Youthful exuberance

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The other week the house has been full of youth. Their presence has make me wonder about what Jesus means to become as a child. The granddaughters of two of the residents were visiting. I thought they would be shy, but neither of them were. Both were full of life and conversation, bright eyed and very helpful in the kitchen. Anaya helped with cooking and Celia assisted in dish washing. I enjoyed their conversation. They responded to my questions with an openness and ease that was refreshing for a 10 and 11 year old. A— shared about a recent altercation at school and C—, some of her insights on the movie Brave. Perhaps they were just outgoing, but there was an eagerness to help and learn and share to discuss and receive. Unhardened and genuine.

During the same weekend we hosted 25 Jewish teens on retreat. Their Rabbi wanted them to have some exposure to Christianity. They were a fun bunch. I sat down at the table with a few of them and they were received me well and really knew how to dialogue and express themselves. I learned a bit about their lives and hobbies, whether it was drama, playing cello and how they prepare for their Bar Mitzvah. They have to lead prayer and the service for their Bar Mitzvah and also seem to take on leadership roles with helping in the Sunday classes from k-7. Perhaps that is why they seem to have such a strong sense of self and interest in others. A few of them were even interested in my life here and my work. When I started talking about rapid transit in the Richmond region, they all got excited. One young lady, thin, braces and with long blond hair, remarked that she would like to get to the city more. Her family lives in the county and they only come into the city for Temple. She thought transit would help. Another brown haired girl with rosy cheeks said it was strange that Richmond does not have a rapid transit system like other cities. They were all hopeful that it “could” happen here. As we finished up breakfast, the 4 of them thanked me for working on transit and thought it was admirable and necessary. I was astonished by their curiosity and understanding, it gave me hope for our future. These will be the people riding transit and running the region in the next 15-20 years. I thanked them too, as their presence filled this space with a youthful exuberance. They were a grateful bunch in general, offering profuse thanks after every meal as they stood stacking their dishes at the window as I washing them.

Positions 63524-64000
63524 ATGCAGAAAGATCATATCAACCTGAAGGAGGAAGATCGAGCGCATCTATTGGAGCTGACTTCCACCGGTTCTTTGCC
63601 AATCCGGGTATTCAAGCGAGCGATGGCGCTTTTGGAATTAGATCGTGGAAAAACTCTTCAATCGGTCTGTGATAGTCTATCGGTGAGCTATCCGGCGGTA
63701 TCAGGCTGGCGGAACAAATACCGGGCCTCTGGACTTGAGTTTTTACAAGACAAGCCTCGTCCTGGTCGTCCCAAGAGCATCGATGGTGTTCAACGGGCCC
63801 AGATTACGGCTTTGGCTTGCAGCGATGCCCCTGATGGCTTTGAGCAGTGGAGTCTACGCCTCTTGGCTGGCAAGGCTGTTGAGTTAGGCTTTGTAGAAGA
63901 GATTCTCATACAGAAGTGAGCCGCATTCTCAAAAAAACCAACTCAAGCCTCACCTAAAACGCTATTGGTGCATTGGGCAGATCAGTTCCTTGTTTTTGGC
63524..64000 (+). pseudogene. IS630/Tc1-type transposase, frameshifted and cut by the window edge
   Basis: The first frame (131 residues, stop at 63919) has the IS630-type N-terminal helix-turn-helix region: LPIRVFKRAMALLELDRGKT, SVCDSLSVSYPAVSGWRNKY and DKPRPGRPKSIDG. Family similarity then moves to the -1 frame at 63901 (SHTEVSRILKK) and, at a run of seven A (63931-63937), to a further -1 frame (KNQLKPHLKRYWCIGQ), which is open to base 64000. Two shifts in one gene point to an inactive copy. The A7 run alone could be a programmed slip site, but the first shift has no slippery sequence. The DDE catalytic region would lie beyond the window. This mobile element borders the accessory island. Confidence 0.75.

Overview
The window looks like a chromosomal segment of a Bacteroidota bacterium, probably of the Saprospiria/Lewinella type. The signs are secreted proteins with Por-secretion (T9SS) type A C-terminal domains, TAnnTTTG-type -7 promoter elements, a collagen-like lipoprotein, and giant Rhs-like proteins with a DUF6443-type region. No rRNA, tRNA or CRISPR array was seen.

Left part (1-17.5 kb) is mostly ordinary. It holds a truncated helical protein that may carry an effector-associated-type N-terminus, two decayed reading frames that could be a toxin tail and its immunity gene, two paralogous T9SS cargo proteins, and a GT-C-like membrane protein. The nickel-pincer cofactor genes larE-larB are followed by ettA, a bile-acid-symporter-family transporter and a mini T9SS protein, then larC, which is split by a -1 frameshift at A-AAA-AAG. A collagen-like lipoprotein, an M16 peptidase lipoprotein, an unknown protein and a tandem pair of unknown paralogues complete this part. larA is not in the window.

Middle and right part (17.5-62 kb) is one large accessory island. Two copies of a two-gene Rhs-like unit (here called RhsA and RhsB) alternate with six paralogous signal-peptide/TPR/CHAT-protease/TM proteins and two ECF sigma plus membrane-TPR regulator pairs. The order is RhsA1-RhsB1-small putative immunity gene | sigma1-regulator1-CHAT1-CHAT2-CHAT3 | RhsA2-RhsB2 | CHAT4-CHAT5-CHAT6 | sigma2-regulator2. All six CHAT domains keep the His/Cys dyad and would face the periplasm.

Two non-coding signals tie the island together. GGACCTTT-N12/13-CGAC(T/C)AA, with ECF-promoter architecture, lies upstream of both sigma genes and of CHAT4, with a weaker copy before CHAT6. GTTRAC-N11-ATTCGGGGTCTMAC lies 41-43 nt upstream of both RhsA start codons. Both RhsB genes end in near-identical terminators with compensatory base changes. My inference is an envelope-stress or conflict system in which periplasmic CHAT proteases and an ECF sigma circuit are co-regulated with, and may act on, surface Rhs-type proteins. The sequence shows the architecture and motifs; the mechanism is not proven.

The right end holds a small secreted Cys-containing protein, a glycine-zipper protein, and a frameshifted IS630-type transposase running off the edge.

Maybe what it means to be like a child is: to keep our hearts open, unhardened and genuine and to approach life with youthful exuberance, gratitude and an eagerness to help, learn, share, discuss and receive. I am a witness that out of the mouth of babes and youth, can come wisdom, gratitude and sheer goodness.

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Seeking the Peace of the City

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“Seek the peace and prosperity of the city to which I have carried you into exile. Pray to the Lord for it, because if it prospers, you too will prosper.” — Jeremiah 29:7

A few months ago I was at a church ministry fair sitting at a booth promoting Bus Rapid Transit. One older gentleman came up and said “what does public transportation have to do with God?” I went on to quote a few scriptures about God’s desire to redeem places as well as people and seeking the peace of the city, I pointed out how Nehemiah rebuilt the walls of Jerusalem, and how the kingdom coming in my mind was a physical, social and physical force. He seemed disinterested in any explanation. Perhaps his mind was already set about what things are spiritual and apparently, transit is not.